“Packaging is increasingly the intersection of two major trends: e-commerce growth and concerns around climate change.”
So says Mike Newman, CEO of Returnity, a company that custom-designs reusable shipping bags and boxes for brands like Rebag and ThredUp. He notes, “Consumers continue to increase their e-commerce spend. At the same time, they are more aware of and concerned about the resulting packaging waste, resource consumption, and climate change it creates.”
While eco-friendly features like recyclable or compostable packaging “used to be a nice-to-have, it’s now a must-have.” If a brand over-packages today, they’re “incredibly vulnerable to being seen as out of touch,” according to Adamson.
For both companies and shoppers, the pressure to reduce environmental impact at the individual level can feel overwhelming. Small changes, including using eco-friendly packaging, are actually manageable and doable for most people. Beauty and food brands are at the helm of sustainable packaging innovations, from certified B Corps that sell their makeup in refillable compacts to chocolate truffles that come in compostable wrappers.
As online competition heats up and shoppers expect products and brands they buy to align with their values, packaging is adapting accordingly.
As has always been the case, product packaging should tell a story in a memorable way. Now, it’s also counting factors like sustainability and accessibility into that story.
Below are 18 new brands doing cool things with their packaging
Vinebox delivers a curated selection of nine single-serving bottles of wine every season. This striking bottle design and size is perfect for sampling and discovering your next favorite wine varietal, but doesn’t compromise the actual wine quality. The glasses feature a patented bottling technology that preserves the taste and quality of the wine for up to three years, and they’re fully recyclable.
- Act + Acre
Act+Acre’s special cold-processing technology captures the full potency of active ingredients, leaving your hair smooth, shiny, and conditioned in less time and with less product. Cofounder Colm Mackin says, “We wanted Act+Acre to be a role model in the category…[to] signal an elevated yet democratic design. Although our products may seem designed purely for aesthetic, function for everyone was our North Star.”
The haircare startup consulted with inclusivity activist Sinead Burke among other experts to create bottles with oft-overlooked details, including a round shape and shorter size that people who don’t have full range of motion can still grip, as well as a soft-touch cap coating that can be easily opened, even with one hand.
Hungryroot knows that if you open your fridge and are greeted by bright pops of color, you’ll be more likely to want to make and eat its healthy foods. It sends the components to make delicious, nutrient-dense dishes like Salmon Brussels Grain Bowls and Pad Thai Fried Rice in packaging that’s all recyclable.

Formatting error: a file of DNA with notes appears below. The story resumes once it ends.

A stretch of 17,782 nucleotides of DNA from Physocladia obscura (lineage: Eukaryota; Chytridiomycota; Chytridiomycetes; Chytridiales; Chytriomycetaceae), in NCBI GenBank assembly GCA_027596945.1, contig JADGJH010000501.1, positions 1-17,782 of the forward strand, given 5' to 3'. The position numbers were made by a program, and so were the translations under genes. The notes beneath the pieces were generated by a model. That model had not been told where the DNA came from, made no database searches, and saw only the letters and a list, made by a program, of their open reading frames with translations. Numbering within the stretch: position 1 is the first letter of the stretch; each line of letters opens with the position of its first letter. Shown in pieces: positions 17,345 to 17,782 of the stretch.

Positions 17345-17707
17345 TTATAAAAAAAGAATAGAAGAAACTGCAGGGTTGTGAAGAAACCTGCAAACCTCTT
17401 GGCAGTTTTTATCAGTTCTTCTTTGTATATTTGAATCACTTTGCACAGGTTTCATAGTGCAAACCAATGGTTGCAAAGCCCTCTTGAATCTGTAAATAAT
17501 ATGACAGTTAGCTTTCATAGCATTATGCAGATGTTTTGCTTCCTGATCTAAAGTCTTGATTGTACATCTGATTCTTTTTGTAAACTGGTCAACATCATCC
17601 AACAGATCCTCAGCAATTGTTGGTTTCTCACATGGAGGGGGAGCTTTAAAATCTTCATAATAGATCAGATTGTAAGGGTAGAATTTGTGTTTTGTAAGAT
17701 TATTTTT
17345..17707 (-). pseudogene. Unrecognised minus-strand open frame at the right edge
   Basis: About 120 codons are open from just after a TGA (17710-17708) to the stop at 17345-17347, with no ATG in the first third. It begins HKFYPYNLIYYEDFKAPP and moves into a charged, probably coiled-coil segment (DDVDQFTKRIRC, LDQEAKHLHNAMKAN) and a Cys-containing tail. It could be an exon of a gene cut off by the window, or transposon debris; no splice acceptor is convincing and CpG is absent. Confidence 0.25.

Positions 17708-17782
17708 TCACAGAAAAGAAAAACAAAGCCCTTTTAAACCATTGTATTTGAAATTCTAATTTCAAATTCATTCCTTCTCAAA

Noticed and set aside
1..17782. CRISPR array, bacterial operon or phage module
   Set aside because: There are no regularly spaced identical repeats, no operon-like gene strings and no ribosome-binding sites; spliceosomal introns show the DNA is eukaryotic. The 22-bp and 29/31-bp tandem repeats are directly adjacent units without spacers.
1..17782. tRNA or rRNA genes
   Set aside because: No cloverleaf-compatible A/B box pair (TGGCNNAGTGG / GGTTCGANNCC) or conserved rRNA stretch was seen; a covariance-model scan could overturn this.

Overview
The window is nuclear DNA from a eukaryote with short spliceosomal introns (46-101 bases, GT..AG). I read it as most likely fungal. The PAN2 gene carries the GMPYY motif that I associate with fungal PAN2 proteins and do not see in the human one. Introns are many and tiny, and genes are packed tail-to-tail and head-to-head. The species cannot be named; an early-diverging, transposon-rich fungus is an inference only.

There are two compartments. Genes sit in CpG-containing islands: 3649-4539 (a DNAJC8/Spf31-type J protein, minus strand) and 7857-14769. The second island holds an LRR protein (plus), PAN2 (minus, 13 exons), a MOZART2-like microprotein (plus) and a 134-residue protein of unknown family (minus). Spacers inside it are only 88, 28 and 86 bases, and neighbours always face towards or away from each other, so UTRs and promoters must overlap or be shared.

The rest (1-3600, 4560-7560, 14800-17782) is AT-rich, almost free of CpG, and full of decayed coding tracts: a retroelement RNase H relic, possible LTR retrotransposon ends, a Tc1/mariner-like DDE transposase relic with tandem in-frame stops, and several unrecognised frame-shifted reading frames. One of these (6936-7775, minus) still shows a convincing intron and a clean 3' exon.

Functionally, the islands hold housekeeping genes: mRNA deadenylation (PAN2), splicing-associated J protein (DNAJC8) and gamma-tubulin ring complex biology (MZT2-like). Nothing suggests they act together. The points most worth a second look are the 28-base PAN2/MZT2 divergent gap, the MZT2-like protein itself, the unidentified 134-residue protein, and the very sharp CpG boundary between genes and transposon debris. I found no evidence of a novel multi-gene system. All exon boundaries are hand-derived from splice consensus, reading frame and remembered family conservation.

While all the traditionally giftable candles tend towards the clean, minimalist, and maybe a little haughty, Otherland (and its Disney-esque logotype) isn’t afraid to translate luxury and fantasy into something dreamy, artistic, and adventurous.
It’s a beautiful way to package creative scents like Chandelier (champagne, saffron, leather) and Ruby Root (sugarbeets, grass, ginger), which can be bought individually or put together in a three-pack. When you gift a candle, you can select from a variety of messages to adorn the matchbox.
- Halo Top/Facebook
Rarely will a dessert as decadent as ice cream display its calorie information prominently, but when your name is Halo Top and you’re making entire pints of ice cream with less than 400 calories, of course you’ll be proud to put those numbers up front. Its golden “halo” lids hint at the richness of these healthy-ish ice creams, of which you’ll devour the whole container without a second thought.
Wildist’s unexpected combinations of effective natural ingredients (“nighttime” toothpaste containing activated charcoal and chamomile, for example) inspired the whimsical packaging design of its toothpaste and natural deodorant.
Creative director Erin Rommel wanted the style “to feel lush and green and fresh, but also to have a little bit of the dark, mysterious side.” She explained, “It’s not exactly the same aesthetic that our audience has come to associate with modern, online-first brands and there’s a risk in that, but it was a risk we were willing to take. We want Wildist to be a brand that outlives current trends.”
- Branch Basics
Rather than sell you cleaning products that are half water, Branch Basics gives you the multi-purpose concentrated cleaner and the empty, reusable, and refillable bottles to “make” your own safe and natural cleaners at home. Depending on the type of surface you intend to clean, you add a different amount of water and concentrate, so you waste less money and resources buying one-use plastic bottles.
- The Drop Wine
This canned wine company might be called The Drop, but don’t worry if you actually drop your red, white, or rosé – it has a handy and secure lock top to prevent spills and leaks. Wherever your party takes you, your can (which equals 1.5 glasses of wine) can travel right along with you. Its Summer Can Club three-month subscription option lets you customize your own 24-pack for just $66 each month.